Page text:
Legacy

In 2002, scholar Molefi Kete Asante listed Claude McKay on his list of 100 Greatest African Americans.[7] He is regarded as the "foremost left-wing black intellectual of his age" and his works heavily influenced a generation of black authors including James Baldwin and Richard Wright.[8]

Awards

  • Jamaican Institute of Arts and Sciences, gold medal, 1912, for two volumes of poetry, Songs of Jamaica and Constab Ballads;
  • Harmon Foundation Award for distinguished literary achievement, NAACP, 1929, for Harlem Shadows and Home to Harlem;
  • James Weldon Johnson Literary Guild Award, 1937.

References

  1. ^ See James, Winston (2003), "Becoming the People's Poet: Claude McKay's Jamaican Years, 1889-1912," in Small Axe: A Caribbean Journal of Criticism, March 2003, No. 13, pp. 17-45; footnote 8. There has been much confusion over whether McKay was born in 1889 or 1890, but his birth certificate has been discovered showing that he was, in fact, born in 1889.
  2. ^ Many sources claim this birthplace; however, James, Winston (2003) says McKay was born in the village of Nairne Castle.
  3. ^ Aldrich, Robert; Wotherspoon, Garry (2001), Who's Who in Contemporary Gay and Lesbian History, Routledge, pp. 287, ISBN 0415159822 
  4. ^ a b Haiti and Black Transnationalism: Remapping the Migrant Geography of Home to Harlem - Critical Essay | African American Review | Find Articles at BNET.com
  5. ^ The Johns Hopkins Guide to Literary Theory and Criticism
  6. ^ James, Winston (2001). A Fierce Hatred of Injustice: Claude McKay's Jamaica and His Poetry of Rebellion (London: Verso), p. 46.
  7. ^ Asante, Molefi Kete (2002). 100 Greatest African Americans: A Biographical Encyclopedia. Amherst, New York. Prometheus Books. ISBN 1-57392-963-8.
  8. ^ Claude McKay
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Quotes

Up to date as of January 14, 2010

From Wikiquote

Claude McKay (September 15, 1889May 22, 1948) was a Jamaican writer and communist and part of the Harlem Renaissance.

Sourced

  • The shivering birds beneath the eaves
    Have sheltered for the night.
    • After the Winter, l. 3-4
  • The pavement slabs burn loose beneath my feet,
    A chafing savage, down the decent street;
    And passion rends my vitals as I pass,
    Where boldly shines your shuttered door of glass.
    • The White House, l. 5-8
  • Oh, I must keep my heart inviolate
    Against the potent poison of your hate.
    • The White House, l. 13-14
  • If we must die, O let us nobly die,
    So that our precious blood may not be shed
    In vain; then even the monsters we defy
    Shall be constrained to honor us though dead!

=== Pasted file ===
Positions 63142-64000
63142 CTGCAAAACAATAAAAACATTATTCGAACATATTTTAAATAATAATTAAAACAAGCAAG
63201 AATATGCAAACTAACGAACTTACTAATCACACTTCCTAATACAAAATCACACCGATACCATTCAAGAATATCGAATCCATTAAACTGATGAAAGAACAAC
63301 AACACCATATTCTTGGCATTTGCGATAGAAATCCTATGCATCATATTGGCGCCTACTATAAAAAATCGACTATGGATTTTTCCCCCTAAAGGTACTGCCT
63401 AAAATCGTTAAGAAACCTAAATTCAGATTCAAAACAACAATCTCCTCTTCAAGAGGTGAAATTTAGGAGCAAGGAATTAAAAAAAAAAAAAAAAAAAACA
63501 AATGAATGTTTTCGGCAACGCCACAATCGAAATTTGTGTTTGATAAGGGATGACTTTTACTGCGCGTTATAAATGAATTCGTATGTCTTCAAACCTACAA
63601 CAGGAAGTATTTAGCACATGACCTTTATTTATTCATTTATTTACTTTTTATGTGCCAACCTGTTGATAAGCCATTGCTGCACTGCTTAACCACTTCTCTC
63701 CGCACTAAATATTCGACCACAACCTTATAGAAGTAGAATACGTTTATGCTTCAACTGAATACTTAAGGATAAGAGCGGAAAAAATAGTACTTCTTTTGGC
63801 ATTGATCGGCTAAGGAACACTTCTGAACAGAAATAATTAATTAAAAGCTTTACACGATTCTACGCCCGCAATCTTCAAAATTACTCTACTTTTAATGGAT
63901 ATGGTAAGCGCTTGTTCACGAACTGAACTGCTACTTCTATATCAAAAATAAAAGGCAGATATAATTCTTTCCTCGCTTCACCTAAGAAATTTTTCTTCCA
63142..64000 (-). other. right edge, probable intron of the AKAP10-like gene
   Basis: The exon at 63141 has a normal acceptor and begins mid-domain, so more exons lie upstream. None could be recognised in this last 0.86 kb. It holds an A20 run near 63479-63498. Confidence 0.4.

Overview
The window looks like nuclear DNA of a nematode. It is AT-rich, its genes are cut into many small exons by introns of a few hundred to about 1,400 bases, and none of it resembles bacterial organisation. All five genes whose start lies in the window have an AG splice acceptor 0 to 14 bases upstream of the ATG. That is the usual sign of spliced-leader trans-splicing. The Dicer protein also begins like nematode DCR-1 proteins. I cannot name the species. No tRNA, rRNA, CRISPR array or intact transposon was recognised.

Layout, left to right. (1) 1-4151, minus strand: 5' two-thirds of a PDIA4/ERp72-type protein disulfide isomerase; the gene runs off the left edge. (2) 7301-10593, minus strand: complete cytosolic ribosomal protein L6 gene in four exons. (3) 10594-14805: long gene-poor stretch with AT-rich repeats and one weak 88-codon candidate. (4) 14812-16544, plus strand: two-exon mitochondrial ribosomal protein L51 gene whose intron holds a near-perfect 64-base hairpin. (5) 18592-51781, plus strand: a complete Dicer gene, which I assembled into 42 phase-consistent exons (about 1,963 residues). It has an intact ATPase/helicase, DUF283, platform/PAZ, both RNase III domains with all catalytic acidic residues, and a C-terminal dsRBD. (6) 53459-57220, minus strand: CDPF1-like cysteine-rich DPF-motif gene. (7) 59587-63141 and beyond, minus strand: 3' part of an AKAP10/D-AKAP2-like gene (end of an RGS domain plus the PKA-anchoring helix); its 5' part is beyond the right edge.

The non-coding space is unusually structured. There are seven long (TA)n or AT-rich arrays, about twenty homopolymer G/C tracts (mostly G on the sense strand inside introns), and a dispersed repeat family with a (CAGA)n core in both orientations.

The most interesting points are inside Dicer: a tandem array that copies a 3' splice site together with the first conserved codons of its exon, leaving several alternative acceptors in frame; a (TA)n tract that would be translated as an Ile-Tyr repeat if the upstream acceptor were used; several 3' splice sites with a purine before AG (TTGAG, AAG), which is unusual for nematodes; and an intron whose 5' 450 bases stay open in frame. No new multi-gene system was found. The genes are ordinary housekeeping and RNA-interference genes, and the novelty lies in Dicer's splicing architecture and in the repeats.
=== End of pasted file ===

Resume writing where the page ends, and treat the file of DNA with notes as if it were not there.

• If We Must Die, l. 5-8
  • Although she feeds me bread of bitterness,
    And sinks into my throat her tiger’s tooth,
    Stealing my breath of life, I will confess
    I love this cultured hell that tests my youth!
    • America, l. 1-4
  • The wine-flushed, bold-eyed boys, and even the girls,
    Devoured her with their eager, passionate gaze;
    But looking at her falsely-smiling face,
    I knew her self was not in that strange place.
    • The Harlem Dancer, l. 11-14
  • Deep in the secret chambers of my heart
    I muse my life-long hate, and without flinch
    I bear it nobly as I live my part.
    • The White City, l. 2-4
  • I have forgotten much, but still remember
    The poinsiana's red, blood-red in warm December.
    • Flame-Heart, l. 9-10
  • Oh some I know! I have embalmed the days,
    Even the sacred moments when we played,
    All innocent of passion, uncorrupt,
    At noon and evening in the flame-heart’s shade.
    • Flame-Heart, l. 26-29
  • Like men we’ll face the murderous, cowardly pack,
    Pressed to the wall, dying, but fighting back!
    • If We Must Die, l. 13-14
  • And, hungry for the old, familiar ways,
    I turned aside and bowed my head and wept.
    • The Tropics in New York, l. 11-12

Unsourced

  • I know the dark delight of being strange,
    The penalty of difference in the crowd,
    The loneliness of wisdom among fools.
  • Idealism is like a castle in the air if it is not based on a solid foundation of social and political realism.
  • If a man is not faithful to his own individuality, he cannot be loyal to anything.
  • Nations, like plants and human beings, grow. And if the development is thwarted they are dwarfed and overshadowed.
  • Upon the clothes behind the tenement, That hang like ghosts suspended from the lines, Linking each flat, but to each indifferent, Incongruous and strange the moonlight shines.